Supporting developing countries for a global sustainable recovery: lessons from the Italian G20 Presidency

A series of high-profile events has added up to making 2021 a crucial year to tackle the global sustainable development agenda and present a unique opportunity to drive a virtuous circle of political commitment, regulation, and financial flows towards sustainable recovery in developing countries, which is a key issue of this year’s G20 cycle. Bringing the voice of developing countries in the global multilateral agenda is not easy to tackle due to different and often competing political priorities. This blog draws lessons from the Italian G20 Presidency to inform the development policy considerations and efforts of the upcoming Indonesian, Indian and Brazilian G20 Presidencies. These Presidencies have a great potential to prioritize sustainable recovery in the Global South in their own, as well as in cooperation with the G7 and EU Presidencies when appropriate.

Supporting the Global South in tackling climate change: where is the G20 heading?

A recent IAI study has argued that several shortcomings in the climate and development finance systems undermine the capacity of countries in the Global South to tackle climate change¹. Insufficient resources, lack of focus on adaptation, inadequate management of climate risks, the vicious circle between indebtedness and climate vulnerability are some of the major obstacles.

Taking off multilaterally: Germany’s next federal government and the United Nations

Will Germany’s next federal government take UN’s proposal for launching a new phase of global common good promotion as an opportunity to increase the strategic value and coherence of German UN policy? How will be Germany’s post COVID-19 contribution to the multilateral world?

Development cooperation during the pandemic How COVID-19 is highlighting the benefits of a localisation of development cooperation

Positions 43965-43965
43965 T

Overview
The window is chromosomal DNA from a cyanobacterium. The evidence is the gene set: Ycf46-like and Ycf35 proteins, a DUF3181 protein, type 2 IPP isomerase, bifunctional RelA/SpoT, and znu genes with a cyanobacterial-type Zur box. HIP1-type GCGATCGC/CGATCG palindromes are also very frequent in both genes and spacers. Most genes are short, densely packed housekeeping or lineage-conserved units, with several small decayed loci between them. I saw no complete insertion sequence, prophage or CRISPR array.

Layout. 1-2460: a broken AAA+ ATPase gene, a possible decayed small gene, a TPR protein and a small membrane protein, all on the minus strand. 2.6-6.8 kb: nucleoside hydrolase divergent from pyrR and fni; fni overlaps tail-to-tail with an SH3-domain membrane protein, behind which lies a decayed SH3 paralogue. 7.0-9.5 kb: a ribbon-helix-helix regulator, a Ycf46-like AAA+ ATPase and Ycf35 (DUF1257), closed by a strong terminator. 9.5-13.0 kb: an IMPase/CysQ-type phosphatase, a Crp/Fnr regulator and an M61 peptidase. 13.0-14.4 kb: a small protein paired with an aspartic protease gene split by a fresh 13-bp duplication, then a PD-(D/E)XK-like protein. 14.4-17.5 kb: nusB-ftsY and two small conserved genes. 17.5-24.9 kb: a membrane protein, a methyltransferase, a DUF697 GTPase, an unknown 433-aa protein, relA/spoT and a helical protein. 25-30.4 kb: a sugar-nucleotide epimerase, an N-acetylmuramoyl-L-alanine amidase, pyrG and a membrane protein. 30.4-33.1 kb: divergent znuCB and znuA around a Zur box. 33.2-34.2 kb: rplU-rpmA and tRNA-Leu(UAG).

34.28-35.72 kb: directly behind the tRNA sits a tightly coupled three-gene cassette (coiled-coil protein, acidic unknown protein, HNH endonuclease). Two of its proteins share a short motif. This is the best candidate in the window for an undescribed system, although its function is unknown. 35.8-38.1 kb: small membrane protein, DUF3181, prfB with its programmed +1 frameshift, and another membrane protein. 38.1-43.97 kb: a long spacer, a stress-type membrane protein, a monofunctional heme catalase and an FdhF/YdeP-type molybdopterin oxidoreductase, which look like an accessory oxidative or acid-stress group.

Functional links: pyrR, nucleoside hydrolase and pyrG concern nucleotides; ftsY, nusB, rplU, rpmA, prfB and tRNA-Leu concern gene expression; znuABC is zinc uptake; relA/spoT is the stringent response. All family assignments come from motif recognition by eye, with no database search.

Development cooperation during the pandemic How COVID-19 is highlighting the benefits of a localisation of development cooperation

The discussion about the benefits of this localisation, usually conducted in the development cooperation community under the heading of “participation”, has been especially intensive in the area of humanitarian aid in recent years. “Localisation” refers to the process of international organisations handing over more decision-making power and resources to local stakeholders.

ETTG paper DIE/ECDPM/ACET - Green Transitions in Africa–Europe relations: What role for the European Green Deal?

Green Transitions in Africa–Europe relations: What role for the European Green Deal?

Europe–Africa relations are facing a double challenge – the COVID-19 pandemic puts social and economic systems under strain at a point when the consequences of the climate crisis are being increasingly felt on both continents. Within Africa and Europe, debates have started about recovery measures to address the pandemic’s short and medium-term socio-economic consequences. A key question in these debates is how to “build back better” and use the crisis to promote green transitions and move towards more sustainable development pathways.

COVID-19 In-depth Analysis: Continuity and Change in European Union-Africa Relations on Peace and Security

Continuity and Change in European Union-Africa Relations on Peace and Security

The European Union (EU) and the African Union (AU) maintain a long-standing partnership on peace and security which can be qualified as constructive. It is largely based on joint interests and objectives and is less contentious compared to other more challenging topics, such as migration and trade. The EU’s new seven-year budget for 2021 – 2027 introduces new ways of working which impact on how the EU will engage on peace and security in Africa. Most notable in this regard is the establishment of the European Peace Facility (EPF) which can potentially undermine the AU’s role in leading and coordinating peace and security measures on the continent. Moreover, these new developments take place against the backdrop of an overall troubled EU-AU relationship which suffers not only from the divergences in interests in key areas such as migration, trade and climate but also from the consequences of the COVID-19 pandemic, and global geopolitics.

A new multilateralism for the post-COVID world: What role for the EU-Africa partnership?

Multilateralism has been in trouble for a while, particularly​ ​at the global level. Yet, the European Union (EU) and its​ ​member states have remained among its staunchest​ ​supporters.​I​n their June 2019 Council Conclusions, EU​ ​leaders drew the outlines of a common European vision to​ ​uphold, extend and reform the multilateral system. Against​ ​an increasingly complex and contested geopolitical​ ​backdrop, these goals were further developed in the​ ​recent EU Communication on Multilateralism, published in​ ​February 2021.